I'd been awake for about 6 hours by this point, and it was the first time I saw the sun. We were walked across the street to the courthouse, which was to stand in for the Lake County Courthouse in Crown Point, Indiana where Dillinger was arraigned after capture in 1934. Depp fans were out in force, lining the streets and lawn of the Municipal Building and snapping photos as the extras passed by; watch this video clip for a look. In a true Hollywood-Red-Carpet moment, I waved and blew kisses to my new adoring fans. This day was going to be alright.
After getting inside the courtroom, I came back down to Earth a bit, as my role had been cut in order for more armed guards to be placed near Dillinger during the scene. I did manage to snag a prime spot in the courtroom, though, seated in the front row behind Lili Taylor, who is playing Lake County Sheriff Lillian Holley.
It appeared to be mid-morning when the shoot started shortly before noon, and it stayed that way through the day thanks to a massive spotlight positioned outside the window. The courtroom gallery was quickly filled with men and women in '30s period garb, while crew positioned cameras and prepared for the shoot. We were never formally introduced to any of the cast or crew, save for Mann himself and assistant director David Kelley, who would be giving us most of the orders for the day.
JD, as Depp was known on set, entered without fanfare from the rear of the courtroom, walking down the center aisle of the courtroom past us extras. His hair was cut in similar fashion to many men in the room, and he was dressed in a dress shirt with suit pants and matching vest. During the actual takes, he was also fitted with handcuffs and leg shackles, elements essential to the scene.
Each time the scene was set up from a different angle as the "second team" of stand-ins was brought in. These men and woman fit the profile and of the stars, and were used by the crew to determine lighting and frame camera angles. They took off as the principal cast entered, but remained on hand for future shots. While they got to rub elbows with fame a little closer than I or my fellow spectators, they ultimately wouldn't make it into the movie, which is kind of a shame.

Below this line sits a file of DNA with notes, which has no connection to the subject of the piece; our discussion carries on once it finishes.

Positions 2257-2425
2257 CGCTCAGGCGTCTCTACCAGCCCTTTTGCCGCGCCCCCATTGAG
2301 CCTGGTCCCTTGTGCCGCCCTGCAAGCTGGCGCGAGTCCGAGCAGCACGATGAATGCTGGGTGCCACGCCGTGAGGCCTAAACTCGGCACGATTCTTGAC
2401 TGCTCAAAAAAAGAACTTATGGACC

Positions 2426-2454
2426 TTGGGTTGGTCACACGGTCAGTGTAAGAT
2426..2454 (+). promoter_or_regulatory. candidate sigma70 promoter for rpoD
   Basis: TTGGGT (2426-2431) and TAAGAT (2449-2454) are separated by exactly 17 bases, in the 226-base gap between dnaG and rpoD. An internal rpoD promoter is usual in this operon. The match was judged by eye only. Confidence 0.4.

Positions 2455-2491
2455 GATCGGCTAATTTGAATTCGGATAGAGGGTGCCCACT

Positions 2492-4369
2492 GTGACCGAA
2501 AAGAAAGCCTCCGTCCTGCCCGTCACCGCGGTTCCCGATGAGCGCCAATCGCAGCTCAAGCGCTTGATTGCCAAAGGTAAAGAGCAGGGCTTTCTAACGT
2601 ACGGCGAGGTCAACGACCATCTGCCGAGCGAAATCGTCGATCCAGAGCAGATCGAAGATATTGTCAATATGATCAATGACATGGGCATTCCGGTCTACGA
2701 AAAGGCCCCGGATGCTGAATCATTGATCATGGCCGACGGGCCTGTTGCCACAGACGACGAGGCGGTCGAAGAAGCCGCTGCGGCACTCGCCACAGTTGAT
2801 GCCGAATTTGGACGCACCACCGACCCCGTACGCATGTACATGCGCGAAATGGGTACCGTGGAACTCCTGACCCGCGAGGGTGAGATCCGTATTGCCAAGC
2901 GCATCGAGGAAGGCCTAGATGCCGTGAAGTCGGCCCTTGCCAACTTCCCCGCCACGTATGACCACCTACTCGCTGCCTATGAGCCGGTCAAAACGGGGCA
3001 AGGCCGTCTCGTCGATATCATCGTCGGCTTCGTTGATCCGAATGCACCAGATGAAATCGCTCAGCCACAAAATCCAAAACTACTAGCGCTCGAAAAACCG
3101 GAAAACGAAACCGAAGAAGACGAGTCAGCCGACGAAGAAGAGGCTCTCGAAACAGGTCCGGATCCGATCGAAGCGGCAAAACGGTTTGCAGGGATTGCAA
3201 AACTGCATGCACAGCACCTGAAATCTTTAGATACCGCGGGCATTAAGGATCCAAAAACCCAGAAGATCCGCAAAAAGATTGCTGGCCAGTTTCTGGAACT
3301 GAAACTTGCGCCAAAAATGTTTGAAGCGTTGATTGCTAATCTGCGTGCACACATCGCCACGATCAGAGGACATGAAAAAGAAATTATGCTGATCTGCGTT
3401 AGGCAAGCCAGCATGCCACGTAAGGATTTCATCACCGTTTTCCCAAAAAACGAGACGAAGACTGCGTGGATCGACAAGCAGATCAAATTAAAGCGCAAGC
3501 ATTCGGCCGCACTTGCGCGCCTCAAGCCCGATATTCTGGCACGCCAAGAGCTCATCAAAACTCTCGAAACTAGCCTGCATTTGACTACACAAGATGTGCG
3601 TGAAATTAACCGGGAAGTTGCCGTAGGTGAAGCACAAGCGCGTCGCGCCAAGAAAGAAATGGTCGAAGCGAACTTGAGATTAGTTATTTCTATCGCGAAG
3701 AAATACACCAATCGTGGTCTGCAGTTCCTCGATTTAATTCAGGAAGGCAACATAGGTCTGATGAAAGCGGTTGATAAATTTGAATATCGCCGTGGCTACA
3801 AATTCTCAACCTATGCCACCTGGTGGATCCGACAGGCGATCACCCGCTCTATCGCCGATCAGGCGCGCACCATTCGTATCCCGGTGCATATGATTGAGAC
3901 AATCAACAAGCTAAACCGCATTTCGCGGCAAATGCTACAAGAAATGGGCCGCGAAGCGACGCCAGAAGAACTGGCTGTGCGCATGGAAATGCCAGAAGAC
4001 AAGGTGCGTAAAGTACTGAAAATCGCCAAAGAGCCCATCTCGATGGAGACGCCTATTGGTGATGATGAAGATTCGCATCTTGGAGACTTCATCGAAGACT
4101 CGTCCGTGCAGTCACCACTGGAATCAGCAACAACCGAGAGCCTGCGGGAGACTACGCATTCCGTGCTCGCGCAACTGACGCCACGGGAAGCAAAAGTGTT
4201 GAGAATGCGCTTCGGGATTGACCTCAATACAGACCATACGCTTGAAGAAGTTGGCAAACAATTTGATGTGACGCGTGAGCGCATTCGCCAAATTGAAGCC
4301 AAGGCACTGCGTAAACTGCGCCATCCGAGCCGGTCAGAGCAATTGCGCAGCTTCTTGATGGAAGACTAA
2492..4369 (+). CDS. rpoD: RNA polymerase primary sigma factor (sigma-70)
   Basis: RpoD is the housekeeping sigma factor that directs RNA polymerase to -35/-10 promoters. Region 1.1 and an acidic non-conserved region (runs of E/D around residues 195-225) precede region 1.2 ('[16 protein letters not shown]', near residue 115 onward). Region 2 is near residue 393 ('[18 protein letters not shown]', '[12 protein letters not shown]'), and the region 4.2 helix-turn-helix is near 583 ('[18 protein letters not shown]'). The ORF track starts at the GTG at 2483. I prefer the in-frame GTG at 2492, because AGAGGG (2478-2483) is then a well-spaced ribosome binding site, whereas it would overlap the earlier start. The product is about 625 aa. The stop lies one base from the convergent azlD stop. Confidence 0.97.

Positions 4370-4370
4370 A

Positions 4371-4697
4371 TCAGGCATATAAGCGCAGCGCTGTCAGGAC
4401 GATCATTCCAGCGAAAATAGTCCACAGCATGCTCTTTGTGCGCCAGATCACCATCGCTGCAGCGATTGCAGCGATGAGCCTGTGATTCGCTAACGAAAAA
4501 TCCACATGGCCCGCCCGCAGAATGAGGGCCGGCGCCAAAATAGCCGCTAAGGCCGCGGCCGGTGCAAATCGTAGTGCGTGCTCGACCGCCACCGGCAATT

After a few rehearsals, Mann got started with the first take of many through the day of the scene. Running for a few minutes, it focused on Dillinger's entrance into the courtroom and his subsequent arraignment. While the defense attorney Piquette (Peter Gerety) protested his shackles, the prosecutor (Alan Wilder) contended that Dillinger would best be moved to the Indiana State Penitentiary. Depp had no dialogue, though his verbose attorney carried the scene with quite a few lines. After some courtroom squabbling, the judge (John Lister) decreed that the gangster would remain in Crown Point under the protection of Sheriff Holley until his trial start ten days hence. As history records, though, Dillinger would escape long before this point, famously using Holley's own V8 Ford to make his getaway.
Director of Photography Dante Spinotti and the photographers shot with two top shelf cameras, covering the scene with wide shots and close-ups of every actor from multiple angles. The scene was repeated for the entire day, with only a short break for lunch. While some of the extras groaned there at repeating it over and over, I gained a new appreciation for how intensely difficult it is to get the right shot and delivery.
Eventually the extras in most of the courtroom were dismissed as they moved the cameras to the perspective of the gallery. Luckily remaining in front, I dutifully continued my role, staring at Dillinger as he entered while casually whispering to the gentleman sitting beside me. For continuity purposes, it was important that extras performed the exact same actions for every take, so in the event of a quick camera cut there aren't any unexpected continuity difficulties. Of course I was somewhat nervous when the camera was settled right over my shoulder for a shot of the prosecution and the judge. But then I remembered, I'm a professional and a star now!
With the arraignment scene completed, the dozen or so extras remaining in the room had to wait before being dismissed, as another scene was about to be shot in the rotunda of the courthouse. Here, Depp as Dillinger was led down a hallway and into the courtroom under armed guard. Some minor movie magic was employed as the camera followed him into the back of the room though the scene we spent most of the day shooting showed Dillinger entering through the front. This was the only shot of the day I got a chance to see from behind the cameras, as I watched a monitor along with Spinotti.
After a couple quick takes, the clock struck 8 p.m. and Mann called it a wrap. Public Enemies was finished for the day in Darlington, though it would be retuning to Columbus the next day, Crown Point itself last week, and on to the Chicago area and various other locations around Wisconsin in the coming months.
I exited the courtroom a new man, a star, and returned to wardrobe and got my jeans back on and my cap over my head. It was dark again, but the streets were still lined with fans hoping for a glimpse of someone famous. I wasn't the guy they were looking for, but it sure felt like it. And though it had been a very long day, and would still be another couple hours before I'd be back home and in bed, I waved again to my fans and walked back down to my car.
I'll take the limo next time.